Visit 5 lighthouses along the Chesapeake Bay on this two-day road trip.
Start: Concord Point Lighthouse in Havre de Grace, MD
Finish: Fort Washington Lighthouse
Distance: 2 days, 5 stops, 214 miles
Concord Point Lighthouse
700 Concord St, Havre De Grace, MD 21078
Located where the Susquehanna River meets the tidal flow of the Chesapeake Bay, Concord Point Lighthouse was one of the oldest lighthouses in continuous operation on the east coast. Now part of the Havre de Grace Promenade, you can check out the weather and views before you go with the Decoy Cam.
Don’t forget to visit nearby Havre de Grace Decoy Museum one of the finest collections working and decorative decoys.
Seven Foot Knoll Lighthouse
Pier 5, Baltimore, MD 21202
Built in 1855, Seven Foot Knoll Lighthouse is the oldest screw-pile lighthouse in Maryland. It was originally installed in the mouth of the Patapsco River on a rocky shoal from which it got its name. Construction costs totaled $43,000 and most parts were fabricated in the Hazelhurst iron Foundry in Baltimore. The light was automated in 1949. Seven Foot Knoll Lighthouse is now permanently installed on Pier 5 in Baltimore Harbor and is part of the Historic Ships in Baltimore.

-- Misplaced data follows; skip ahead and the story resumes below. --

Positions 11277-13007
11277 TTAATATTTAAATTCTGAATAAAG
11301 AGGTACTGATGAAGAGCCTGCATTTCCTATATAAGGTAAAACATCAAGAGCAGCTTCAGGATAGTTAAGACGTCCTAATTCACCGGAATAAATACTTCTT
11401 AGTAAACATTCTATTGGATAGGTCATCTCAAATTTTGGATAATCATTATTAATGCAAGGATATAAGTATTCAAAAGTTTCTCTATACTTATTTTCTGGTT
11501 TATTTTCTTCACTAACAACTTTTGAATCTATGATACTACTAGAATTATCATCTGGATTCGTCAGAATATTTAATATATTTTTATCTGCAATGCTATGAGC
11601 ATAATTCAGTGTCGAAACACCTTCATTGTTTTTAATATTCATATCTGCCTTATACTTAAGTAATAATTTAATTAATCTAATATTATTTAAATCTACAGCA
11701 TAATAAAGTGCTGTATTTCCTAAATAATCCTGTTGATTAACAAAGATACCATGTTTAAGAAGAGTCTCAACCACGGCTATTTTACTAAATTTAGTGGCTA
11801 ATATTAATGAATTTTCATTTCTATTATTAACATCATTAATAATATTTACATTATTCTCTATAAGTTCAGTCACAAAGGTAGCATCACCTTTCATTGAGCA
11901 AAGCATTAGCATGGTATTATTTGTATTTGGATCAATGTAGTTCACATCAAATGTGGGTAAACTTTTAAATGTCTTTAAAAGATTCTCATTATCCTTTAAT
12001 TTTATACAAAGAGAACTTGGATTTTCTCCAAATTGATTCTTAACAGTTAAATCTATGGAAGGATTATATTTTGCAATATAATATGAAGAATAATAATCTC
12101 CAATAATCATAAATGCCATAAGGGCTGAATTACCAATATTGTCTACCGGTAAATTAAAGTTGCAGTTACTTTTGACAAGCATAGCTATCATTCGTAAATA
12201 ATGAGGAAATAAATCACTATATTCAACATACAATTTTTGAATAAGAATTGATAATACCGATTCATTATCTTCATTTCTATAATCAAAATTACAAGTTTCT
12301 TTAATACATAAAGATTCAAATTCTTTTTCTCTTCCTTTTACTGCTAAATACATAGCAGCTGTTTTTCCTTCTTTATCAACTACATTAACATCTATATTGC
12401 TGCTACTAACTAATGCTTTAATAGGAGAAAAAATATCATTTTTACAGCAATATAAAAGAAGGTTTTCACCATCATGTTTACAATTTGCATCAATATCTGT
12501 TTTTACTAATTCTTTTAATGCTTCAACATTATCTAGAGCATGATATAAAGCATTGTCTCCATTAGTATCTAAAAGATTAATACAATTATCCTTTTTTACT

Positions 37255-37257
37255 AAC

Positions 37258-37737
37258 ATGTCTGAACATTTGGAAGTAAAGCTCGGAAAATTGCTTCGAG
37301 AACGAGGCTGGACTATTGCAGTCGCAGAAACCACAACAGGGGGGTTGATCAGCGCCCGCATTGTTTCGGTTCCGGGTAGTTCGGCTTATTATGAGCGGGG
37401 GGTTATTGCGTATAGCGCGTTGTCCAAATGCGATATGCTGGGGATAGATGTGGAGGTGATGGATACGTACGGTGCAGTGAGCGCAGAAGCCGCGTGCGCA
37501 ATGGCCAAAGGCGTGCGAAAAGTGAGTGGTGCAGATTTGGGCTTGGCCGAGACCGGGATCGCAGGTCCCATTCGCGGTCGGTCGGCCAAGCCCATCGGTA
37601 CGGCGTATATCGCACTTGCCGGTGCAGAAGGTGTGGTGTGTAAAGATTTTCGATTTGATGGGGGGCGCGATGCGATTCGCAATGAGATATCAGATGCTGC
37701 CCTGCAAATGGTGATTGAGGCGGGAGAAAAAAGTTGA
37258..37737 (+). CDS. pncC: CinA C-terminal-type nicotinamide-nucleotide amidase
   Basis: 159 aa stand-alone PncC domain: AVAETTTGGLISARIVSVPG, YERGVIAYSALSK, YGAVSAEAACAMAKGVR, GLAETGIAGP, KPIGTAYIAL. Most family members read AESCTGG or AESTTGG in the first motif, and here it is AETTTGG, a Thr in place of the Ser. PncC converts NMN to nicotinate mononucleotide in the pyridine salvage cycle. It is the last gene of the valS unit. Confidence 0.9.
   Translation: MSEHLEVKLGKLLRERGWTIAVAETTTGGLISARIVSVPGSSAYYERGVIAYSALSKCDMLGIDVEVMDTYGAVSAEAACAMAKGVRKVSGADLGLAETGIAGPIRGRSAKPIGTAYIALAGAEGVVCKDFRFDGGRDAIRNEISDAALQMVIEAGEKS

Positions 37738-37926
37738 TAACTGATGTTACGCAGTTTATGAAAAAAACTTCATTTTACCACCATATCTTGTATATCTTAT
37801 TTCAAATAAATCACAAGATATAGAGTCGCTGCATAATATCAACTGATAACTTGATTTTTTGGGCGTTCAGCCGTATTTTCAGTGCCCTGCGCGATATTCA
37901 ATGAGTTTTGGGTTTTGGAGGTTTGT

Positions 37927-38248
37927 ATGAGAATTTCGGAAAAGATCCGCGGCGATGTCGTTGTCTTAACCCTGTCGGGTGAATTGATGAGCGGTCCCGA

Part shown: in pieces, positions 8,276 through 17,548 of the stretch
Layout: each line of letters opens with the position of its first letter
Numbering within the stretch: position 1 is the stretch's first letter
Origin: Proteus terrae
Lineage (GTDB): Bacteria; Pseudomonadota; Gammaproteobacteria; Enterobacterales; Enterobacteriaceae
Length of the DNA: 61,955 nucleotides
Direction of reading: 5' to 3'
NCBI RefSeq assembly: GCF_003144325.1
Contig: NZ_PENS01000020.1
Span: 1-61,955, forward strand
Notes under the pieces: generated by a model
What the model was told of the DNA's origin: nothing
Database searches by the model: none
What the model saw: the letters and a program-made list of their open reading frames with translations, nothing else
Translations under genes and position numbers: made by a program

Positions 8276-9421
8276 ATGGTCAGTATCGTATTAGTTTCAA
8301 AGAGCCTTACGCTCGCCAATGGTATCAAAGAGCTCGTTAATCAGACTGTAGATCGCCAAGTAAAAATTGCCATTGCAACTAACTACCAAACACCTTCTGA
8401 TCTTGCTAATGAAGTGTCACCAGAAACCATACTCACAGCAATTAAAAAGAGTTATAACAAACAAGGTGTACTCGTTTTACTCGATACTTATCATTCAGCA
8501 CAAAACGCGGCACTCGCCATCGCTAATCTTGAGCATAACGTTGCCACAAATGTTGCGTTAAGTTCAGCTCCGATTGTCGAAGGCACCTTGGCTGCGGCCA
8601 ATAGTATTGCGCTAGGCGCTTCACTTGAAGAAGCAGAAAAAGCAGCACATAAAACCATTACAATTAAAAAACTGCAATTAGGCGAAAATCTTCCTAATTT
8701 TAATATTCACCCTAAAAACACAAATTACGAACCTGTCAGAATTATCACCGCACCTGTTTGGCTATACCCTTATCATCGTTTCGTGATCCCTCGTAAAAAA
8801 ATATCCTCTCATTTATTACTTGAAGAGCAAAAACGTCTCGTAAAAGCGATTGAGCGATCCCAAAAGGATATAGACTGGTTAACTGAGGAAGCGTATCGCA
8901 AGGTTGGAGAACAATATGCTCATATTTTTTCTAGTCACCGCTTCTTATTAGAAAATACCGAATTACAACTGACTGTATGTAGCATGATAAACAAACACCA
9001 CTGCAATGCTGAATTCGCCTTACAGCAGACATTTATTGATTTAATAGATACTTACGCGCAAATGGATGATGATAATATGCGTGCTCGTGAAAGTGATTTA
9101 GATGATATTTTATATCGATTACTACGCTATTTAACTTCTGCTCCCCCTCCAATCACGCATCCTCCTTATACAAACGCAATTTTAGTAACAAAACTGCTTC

Lightship Chesapeake Lighthouse
Pier 3, Baltimore, MD 21202
Just a short walk from Seven Foot Knoll Lighthouse is Lightship Chesapeake Lighthouse. While not truly a lighthouse, LV116 Chesapeake, completed in 1930, was among the most modern ships of its time. Lightships are used in water where it’s too deep or unsuitable to construct a lighthouse.
While in Baltimore’s Inner Harbor consider enjoying lunch at Lebanese Taverna in Harbor East before heading across the Bay Bridge to St. Michaels. And for a restful night check-in at the Inn at Perry Cabin.
Hooper Strait Lighthouse
213 N Talbot St, St Michaels, MD 21663
Hooper Strait Lighthouse was originally located at the entrance to Tangier Sound between Hooper and Bloodsworth Islands. In the 1960s the Coast Guard began removing old screw-pile lights. Sliced in half, barged to St. Michaels and reassembled, the preservation of the light laid a foundation for the preservation of both Drum Point and Seven Foot Knoll lights. The light is now on exhibit at the Chesapeake Bay Maritime Museum.
Fort Washington Lighthouse
13551 Fort Washington Rd, Fort Washington, MD 20744
Fort Washington Lighthouse was not the original light at this location. Over the years the light her took many forms including a lightpole originally erected in 1857 for only $500. And while not the first light at this location, the fort for which it’s named was also not the first fort here either, Fort Warburton was. Since 2005, the tower has been part of the National Park Service.